Given the high rate of MSD in health-care workers, Girard considers himself lucky to work on solutions that could have an impact on workplace safety.
“It’s a rewarding topic for a researcher,” says Girard. “If you do a good job, there’s a good chance it’s going to be in a product that’s really going to be helping people.”
But the attention and funding paid to preventing these injuries has dwindled over the past decade.
Van Eerd says organizations focused on occupational health and safety are increasingly focused on mental-health issues. Given that the COVID-19 pandemic exacerbated overwork and burnout in the health-care sector, Van Eerd says the shift is understandable.
“From my perspective, as a researcher having been in workplaces, what it seems to be is that the attention on MSDs, despite the fact that they still represent around 40 per cent of [health-care] claims, is being traded off for the attention on psychological health and safety,” he says.
Aside from improving lift technology, Van Eerd recommends education and awareness regarding MSD that goes beyond health-care workers’ initial training and workplace on-boarding. In a participatory research study that brought long-term care workers into the process of making new workplace safety protocols, Van Eerd says the workers recommended integrating information about MSD into existing health-and-safety processes.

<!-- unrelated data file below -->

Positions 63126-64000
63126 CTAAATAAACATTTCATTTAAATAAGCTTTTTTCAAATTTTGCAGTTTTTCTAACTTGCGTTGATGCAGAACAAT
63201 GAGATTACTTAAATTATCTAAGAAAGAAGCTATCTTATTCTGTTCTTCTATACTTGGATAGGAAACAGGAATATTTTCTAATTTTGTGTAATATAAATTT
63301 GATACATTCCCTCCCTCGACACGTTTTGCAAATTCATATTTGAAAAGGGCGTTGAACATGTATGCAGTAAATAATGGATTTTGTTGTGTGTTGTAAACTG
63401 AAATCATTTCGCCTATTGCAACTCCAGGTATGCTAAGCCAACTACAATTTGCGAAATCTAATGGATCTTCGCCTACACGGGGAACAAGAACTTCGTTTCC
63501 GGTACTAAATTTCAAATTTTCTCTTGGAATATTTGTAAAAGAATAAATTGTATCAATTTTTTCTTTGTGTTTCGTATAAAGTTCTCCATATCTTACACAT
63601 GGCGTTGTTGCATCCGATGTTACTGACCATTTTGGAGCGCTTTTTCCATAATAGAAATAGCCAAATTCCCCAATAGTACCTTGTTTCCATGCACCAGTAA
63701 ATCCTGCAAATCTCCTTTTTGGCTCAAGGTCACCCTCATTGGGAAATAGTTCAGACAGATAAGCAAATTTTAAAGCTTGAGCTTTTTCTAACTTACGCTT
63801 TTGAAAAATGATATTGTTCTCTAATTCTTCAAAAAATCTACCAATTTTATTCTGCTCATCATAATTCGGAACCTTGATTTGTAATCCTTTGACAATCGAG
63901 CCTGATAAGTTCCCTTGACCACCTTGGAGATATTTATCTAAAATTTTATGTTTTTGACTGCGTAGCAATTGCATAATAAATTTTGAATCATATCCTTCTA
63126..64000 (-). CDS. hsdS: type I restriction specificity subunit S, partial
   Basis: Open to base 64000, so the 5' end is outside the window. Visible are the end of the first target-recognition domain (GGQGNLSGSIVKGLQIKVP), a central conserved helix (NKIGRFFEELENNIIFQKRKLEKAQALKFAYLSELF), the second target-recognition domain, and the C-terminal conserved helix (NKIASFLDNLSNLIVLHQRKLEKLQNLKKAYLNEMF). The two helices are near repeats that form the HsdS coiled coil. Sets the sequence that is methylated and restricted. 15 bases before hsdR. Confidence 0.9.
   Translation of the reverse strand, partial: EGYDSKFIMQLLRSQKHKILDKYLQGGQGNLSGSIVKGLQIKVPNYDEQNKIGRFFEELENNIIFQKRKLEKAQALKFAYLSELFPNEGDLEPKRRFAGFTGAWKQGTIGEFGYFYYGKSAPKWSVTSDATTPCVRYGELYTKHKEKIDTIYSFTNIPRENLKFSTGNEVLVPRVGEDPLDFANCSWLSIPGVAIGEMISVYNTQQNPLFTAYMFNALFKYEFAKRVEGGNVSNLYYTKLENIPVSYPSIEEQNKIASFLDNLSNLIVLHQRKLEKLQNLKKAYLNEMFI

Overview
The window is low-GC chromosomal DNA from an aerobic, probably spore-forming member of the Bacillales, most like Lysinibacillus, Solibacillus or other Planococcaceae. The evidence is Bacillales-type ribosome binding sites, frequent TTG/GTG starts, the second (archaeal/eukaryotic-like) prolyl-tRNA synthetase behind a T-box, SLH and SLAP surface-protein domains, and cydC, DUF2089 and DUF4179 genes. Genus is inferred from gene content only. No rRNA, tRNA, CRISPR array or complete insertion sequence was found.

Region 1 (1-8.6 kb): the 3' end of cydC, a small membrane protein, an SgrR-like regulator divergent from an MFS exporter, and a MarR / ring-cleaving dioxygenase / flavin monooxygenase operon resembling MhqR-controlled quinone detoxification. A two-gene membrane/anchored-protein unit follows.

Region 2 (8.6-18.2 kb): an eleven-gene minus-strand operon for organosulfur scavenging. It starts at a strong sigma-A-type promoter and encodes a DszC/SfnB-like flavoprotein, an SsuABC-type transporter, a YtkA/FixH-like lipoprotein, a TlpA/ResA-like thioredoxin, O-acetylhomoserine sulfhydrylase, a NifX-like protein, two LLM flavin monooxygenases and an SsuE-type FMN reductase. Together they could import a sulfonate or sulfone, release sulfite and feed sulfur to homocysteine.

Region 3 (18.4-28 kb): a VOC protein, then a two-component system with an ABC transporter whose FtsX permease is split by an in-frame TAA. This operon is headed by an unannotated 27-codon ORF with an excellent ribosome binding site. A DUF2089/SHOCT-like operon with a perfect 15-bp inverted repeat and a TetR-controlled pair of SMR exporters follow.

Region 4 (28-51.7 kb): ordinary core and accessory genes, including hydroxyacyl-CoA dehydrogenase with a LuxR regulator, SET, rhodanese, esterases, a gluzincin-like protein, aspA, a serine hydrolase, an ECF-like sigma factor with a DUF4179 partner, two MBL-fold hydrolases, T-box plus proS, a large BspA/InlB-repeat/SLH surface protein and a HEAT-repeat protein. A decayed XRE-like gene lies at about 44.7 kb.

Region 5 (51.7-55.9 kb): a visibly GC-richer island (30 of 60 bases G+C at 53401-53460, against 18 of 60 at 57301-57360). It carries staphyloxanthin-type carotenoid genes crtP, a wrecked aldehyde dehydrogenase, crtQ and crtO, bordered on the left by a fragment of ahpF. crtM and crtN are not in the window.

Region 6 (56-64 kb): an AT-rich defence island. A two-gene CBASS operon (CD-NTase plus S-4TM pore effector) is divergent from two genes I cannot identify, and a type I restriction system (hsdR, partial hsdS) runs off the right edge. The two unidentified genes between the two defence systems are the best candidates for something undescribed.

“In a busy hospital or in acute-care settings when things are very busy, if you provide the sort of traditional education approaches and services or flyers, they might get looked at but time is a factor,” says Van Eerd. “If it’s built into the health-and-safety processes that already exist, and individual workers are aware of what they can do, there’s more likelihood, in my opinion, that they will actually reduce the risks of those injuries.”
Van Eerd says many care workers are driven to provide the best care possible for the individual that’s in front of them, sometimes to the detriment of their own health. It’s important for workers to remind each other that better care doesn’t have to come at the cost of their well-being.
“Most of the care workers themselves indicated they felt that reducing the risks, and therefore reducing the injury rates, actually had an impact on improving care,” says Van Eerd.